By William Drozdiak
Sunday, January 24, 2010; B06
DARING YOUNG MEN
The Heroism and Triumph of the Berlin Airlift, June 1948-May 1949
By Richard Reeves
Simon & Schuster. 316 pp. $28
When Soviet dictator Joseph Stalin tried in 1948 to drive the Western powers out of Berlin by imposing a ground blockade to halt supplies going into the devastated German capital, military and diplomatic advisors urged President Harry Truman to retreat rather than risk another war. With hundreds of thousands of Red Army troops encircling the city, there was no way for a few thousand Allied soldiers to stand up to them.
Rejecting that counsel, Truman adopted a British idea and ordered his military chiefs to mobilize a massive airlift to ferry food, fuel and medicine from Allied air bases in Britain and West Germany to more than 2 million desperate residents in Berlin. At a luncheon meeting on June 28, the president's top cabinet and military officials ticked off sundry reasons why the airlift would fail and then started laying out options for leaving the city. They were cut off by Truman: "We stay in Berlin. Period."
Richard Reeves, a bestselling author of three presidential biographies and several other books, has delved into declassified archives and provided fresh insights into the power clashes between Truman, Stalin and other leading figures, including the famous generals who opposed the airlift (George Marshall and Omar Bradley) and the younger ones who defied enormous odds to make it work, notably Lucius Clay and William Tunner. But the real value of Reeves's book lies in the remarkable human sagas he collected through hundreds of interviews with uncelebrated pilots, mechanics, weathermen and ground controllers who sustained the airlift for almost a year. Many of them had fought the Germans and returned home to start families or begin new jobs. Now, barely three years later, they were going back to Europe to help feed their former enemies.
The Germans' role was similarly impressive. All social classes joined the fight against Soviet intimidation -- women in high heels pushed wheelbarrows, and doctors wielded shovels to transform rubble into new airfields in just three months. Berliners' willingness to set aside animosity toward Western pilots who had annihilated their city amazed the Americans, who were extolled as "angels in uniform."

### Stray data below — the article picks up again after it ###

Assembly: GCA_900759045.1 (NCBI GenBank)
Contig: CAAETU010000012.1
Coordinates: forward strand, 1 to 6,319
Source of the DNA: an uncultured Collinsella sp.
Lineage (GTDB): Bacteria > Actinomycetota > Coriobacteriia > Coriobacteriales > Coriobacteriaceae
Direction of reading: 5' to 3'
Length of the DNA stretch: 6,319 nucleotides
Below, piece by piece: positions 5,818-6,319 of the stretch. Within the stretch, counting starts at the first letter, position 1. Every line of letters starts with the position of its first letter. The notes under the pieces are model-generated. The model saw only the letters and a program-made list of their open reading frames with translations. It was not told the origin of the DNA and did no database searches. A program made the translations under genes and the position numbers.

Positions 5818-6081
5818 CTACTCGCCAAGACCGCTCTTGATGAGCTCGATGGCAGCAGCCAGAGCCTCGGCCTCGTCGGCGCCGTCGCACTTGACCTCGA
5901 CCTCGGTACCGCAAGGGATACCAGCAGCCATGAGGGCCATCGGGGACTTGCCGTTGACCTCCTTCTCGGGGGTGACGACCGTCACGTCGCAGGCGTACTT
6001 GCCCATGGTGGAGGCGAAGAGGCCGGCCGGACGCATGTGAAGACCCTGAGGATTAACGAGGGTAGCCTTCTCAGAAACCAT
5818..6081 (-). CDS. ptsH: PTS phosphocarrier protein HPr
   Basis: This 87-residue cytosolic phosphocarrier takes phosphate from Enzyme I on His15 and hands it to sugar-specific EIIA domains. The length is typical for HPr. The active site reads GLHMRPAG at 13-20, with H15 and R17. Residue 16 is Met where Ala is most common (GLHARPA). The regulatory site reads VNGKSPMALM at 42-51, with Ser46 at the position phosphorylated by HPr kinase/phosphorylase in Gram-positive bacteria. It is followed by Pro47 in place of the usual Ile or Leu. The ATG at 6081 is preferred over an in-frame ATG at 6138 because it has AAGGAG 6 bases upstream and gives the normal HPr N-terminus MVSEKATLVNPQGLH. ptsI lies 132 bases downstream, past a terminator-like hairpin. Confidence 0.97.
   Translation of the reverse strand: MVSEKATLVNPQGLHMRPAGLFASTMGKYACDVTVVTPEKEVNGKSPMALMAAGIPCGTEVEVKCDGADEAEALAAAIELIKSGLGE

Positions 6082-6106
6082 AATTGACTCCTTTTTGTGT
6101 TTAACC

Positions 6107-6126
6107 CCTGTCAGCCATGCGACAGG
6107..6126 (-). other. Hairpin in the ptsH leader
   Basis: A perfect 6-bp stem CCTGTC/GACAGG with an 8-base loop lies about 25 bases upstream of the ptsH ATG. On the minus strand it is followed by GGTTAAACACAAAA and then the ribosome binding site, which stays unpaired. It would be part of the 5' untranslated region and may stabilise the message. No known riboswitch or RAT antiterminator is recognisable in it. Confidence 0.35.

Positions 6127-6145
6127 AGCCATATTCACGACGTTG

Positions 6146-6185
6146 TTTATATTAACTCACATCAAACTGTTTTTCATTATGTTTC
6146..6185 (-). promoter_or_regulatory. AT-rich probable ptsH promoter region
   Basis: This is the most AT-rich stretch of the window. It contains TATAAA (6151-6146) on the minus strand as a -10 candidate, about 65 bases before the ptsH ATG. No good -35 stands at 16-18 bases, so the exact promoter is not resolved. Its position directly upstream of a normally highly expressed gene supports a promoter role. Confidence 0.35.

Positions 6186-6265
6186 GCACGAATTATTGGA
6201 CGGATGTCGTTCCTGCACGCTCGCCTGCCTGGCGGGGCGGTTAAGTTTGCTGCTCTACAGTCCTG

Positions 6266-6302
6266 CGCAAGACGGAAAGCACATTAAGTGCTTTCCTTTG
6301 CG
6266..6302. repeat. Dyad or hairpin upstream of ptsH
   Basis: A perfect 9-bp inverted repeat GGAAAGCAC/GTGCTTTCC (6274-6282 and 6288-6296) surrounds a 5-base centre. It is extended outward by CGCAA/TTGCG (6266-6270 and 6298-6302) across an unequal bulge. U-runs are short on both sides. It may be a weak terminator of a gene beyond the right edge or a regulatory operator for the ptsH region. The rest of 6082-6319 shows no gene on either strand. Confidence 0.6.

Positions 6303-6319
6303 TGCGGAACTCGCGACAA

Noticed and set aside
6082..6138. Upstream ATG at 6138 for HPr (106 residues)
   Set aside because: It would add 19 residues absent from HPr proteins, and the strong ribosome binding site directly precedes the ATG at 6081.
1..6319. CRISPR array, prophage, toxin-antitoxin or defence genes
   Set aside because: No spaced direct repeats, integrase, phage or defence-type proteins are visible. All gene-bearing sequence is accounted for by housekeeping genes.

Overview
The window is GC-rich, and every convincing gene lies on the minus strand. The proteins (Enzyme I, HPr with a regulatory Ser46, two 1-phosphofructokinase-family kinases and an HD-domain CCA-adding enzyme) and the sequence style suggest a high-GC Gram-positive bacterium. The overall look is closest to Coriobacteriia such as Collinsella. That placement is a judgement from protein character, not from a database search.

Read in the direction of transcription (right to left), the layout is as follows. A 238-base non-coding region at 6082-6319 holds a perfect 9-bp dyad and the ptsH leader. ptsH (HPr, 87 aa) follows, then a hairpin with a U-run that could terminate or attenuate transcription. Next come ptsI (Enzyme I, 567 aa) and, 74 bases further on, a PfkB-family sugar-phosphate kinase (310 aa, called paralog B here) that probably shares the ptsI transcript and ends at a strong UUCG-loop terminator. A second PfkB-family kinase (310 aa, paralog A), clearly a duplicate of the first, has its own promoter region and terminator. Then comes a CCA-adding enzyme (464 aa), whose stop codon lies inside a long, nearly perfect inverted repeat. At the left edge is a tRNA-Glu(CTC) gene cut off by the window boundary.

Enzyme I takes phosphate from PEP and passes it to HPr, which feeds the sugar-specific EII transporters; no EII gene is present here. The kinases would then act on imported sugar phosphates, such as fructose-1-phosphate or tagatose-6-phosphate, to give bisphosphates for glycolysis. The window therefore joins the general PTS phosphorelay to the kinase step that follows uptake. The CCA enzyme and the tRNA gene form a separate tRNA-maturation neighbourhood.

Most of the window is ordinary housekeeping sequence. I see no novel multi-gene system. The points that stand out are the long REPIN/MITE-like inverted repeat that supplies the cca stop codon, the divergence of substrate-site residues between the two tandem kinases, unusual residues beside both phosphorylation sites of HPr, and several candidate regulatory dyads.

But the success of "Operation Vittles" was far from assured. In the early stages, the allies could barely cope with the bewildering demands of feeding an entire city from the air. From the day the airlift began on June 26 until the end of the next month, more than 14,000 flights delivered more than 70,000 tons of fuel, food, medicine and other supplies -- yet it was less than half of what had reached the city before the blockade. With planes landing and taking off every three minutes, flight crews and controllers were stretched to the breaking point. Lack of sleep and insufficient maintenance were main causes of crashes that killed a total of 73 Western airmen by the end of the 11-month airlift.
But gradually, Western ingenuity mastered the logistical challenges -- as well as the worst fog in half a century -- to prevail in a monumental test of wills. The Soviets suffered a humiliating propaganda defeat as the Americans were perceived by world opinion as selfless heroes who delivered candy to kids and CARE packages to hungry civilians, while the Soviets were exposed as brutal oppressors punishing innocent people. On May 12, 1949, recognizing that the blockade had become counterproductive to their own interests, the Soviets announced that all road and rail deliveries from the West would be restored.
The Berlin airlift became one of history's hinge events, one that firmed up the political and military unity of the West in the face of the Soviet threat. Soon afterward the West German federal republic was created, and the North Atlantic Treaty Organization was founded to protect Western democracies against Soviet aggression. But as Reeves makes clear, it was the extraordinary display of personal courage -- by President Truman, the American and British airmen and most of all the Berliners themselves -- that shaped such a favorable outcome to the first major crisis of the Cold War.
William Drozdiak, formerly The Post's foreign editor and chief European correspondent, is president of the American Council on Germany.